The short section on IROs in the report contains an opinion expressed by a fostering manager and the views of two Directors of Children’s Services. A fourth quote describes the difficulties of ‘speaking truth to power’. The report is silent on who is intended to take on the statutory reviewing function and the monitoring of individual children’s human rights.
In addition to their vital statutory responsibility in relation to termination of placements for looked after children, children cannot be moved from accommodation regulated under the Care Standards Act 2000 to other arrangements without a statutory review of their care plan chaired by their IRO.
Furthermore, the statutory guidance (Children Act 1989 Volume 3, January 2015) states, “No young person should be made to feel that they should leave care before they are ready. The role of the young person’s IRO will be crucial in making sure that the care plan considers the young person’s views. Before any move can take place, the statutory review meeting, chaired by their IRO, will evaluate the quality of the assessment of the young person’s readiness and preparation for any move”.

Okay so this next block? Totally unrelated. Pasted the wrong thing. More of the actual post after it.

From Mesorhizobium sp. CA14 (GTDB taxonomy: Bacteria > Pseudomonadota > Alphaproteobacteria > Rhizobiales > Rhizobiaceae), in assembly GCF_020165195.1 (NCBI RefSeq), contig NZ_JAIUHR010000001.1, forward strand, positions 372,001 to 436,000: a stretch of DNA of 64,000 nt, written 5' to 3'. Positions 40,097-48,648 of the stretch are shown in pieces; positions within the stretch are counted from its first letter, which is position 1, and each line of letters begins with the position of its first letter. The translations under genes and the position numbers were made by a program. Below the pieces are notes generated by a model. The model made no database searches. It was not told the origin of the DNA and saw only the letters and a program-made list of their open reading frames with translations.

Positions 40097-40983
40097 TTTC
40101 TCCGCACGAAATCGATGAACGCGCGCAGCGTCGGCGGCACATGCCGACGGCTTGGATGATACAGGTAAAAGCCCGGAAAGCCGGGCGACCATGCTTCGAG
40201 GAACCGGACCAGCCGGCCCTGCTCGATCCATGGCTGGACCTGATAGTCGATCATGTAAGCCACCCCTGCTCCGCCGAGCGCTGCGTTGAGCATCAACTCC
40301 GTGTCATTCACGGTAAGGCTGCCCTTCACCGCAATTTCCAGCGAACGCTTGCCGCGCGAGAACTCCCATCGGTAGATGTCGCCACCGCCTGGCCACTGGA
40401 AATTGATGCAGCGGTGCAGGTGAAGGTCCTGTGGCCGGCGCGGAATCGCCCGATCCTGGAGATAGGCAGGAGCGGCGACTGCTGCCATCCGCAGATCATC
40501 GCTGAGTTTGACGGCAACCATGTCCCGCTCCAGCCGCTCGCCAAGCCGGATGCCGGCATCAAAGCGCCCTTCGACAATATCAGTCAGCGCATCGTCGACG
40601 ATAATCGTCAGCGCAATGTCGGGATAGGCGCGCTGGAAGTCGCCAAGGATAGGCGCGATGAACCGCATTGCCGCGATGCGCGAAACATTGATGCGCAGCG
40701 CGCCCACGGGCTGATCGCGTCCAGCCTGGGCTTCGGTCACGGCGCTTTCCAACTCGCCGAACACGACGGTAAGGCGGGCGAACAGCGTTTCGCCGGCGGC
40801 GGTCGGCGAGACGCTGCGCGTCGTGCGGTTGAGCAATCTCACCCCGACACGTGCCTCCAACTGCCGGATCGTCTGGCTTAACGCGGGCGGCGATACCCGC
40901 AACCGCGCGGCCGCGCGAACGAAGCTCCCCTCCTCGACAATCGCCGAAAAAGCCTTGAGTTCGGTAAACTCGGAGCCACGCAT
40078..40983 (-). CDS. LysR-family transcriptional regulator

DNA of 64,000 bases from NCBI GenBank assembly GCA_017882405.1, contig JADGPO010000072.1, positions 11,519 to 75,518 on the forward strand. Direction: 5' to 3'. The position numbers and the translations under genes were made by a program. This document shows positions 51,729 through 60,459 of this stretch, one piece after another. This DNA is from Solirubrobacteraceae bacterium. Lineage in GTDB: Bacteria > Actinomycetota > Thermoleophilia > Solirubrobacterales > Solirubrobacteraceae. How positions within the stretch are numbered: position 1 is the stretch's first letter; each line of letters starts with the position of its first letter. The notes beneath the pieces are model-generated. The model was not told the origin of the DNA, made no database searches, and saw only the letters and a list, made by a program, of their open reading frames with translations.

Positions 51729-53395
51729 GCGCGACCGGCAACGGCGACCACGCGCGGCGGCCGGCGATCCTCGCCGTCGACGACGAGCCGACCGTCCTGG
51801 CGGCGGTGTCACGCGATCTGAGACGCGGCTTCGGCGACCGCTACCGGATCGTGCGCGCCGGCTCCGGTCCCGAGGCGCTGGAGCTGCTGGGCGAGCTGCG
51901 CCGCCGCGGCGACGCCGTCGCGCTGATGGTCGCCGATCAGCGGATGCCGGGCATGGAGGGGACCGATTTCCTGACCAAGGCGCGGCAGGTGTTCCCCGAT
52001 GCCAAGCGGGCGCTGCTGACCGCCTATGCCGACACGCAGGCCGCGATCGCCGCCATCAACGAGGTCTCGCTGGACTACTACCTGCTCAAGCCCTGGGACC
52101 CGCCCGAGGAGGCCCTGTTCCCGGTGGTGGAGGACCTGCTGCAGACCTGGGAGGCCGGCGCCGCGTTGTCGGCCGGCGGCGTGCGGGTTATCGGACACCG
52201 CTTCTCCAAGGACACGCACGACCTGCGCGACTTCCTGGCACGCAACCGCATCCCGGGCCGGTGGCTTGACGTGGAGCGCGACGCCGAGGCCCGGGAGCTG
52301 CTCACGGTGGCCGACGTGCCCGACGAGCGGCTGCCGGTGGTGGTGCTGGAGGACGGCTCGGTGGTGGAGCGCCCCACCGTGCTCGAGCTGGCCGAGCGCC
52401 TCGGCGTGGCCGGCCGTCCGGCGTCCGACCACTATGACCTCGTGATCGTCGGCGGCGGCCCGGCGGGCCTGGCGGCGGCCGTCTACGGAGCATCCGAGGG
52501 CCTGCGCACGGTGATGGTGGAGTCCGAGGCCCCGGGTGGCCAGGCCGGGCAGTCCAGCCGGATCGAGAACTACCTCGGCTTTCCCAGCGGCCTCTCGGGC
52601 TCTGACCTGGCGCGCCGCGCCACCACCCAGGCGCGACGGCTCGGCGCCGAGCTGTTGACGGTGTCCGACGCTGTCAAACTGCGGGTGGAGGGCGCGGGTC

In other words, IROs have a critical statutory role and responsibilities in ensuring young people’s successful transitions to adulthood. These will be enhanced by the new provisions contained within the Children and Social Work Act 2017, including the extension of support to all care leavers to 25 years of age (from April 2018).
The fostering stocktake was not designed to review the role of IROs in safeguarding and promoting the rights and welfare of children in foster care, let alone across the care system. There was no call for evidence about the IRO role, and the authors of the stocktake report have no professional background or expertise in this policy area. The authors’ conclusion that “despite the commendable commitment of some individuals, we saw little to recommend the IRO role” displays a level of confidence out of synch with the report’s rudimentary analysis. This recommendation cannot be treated with any credibility.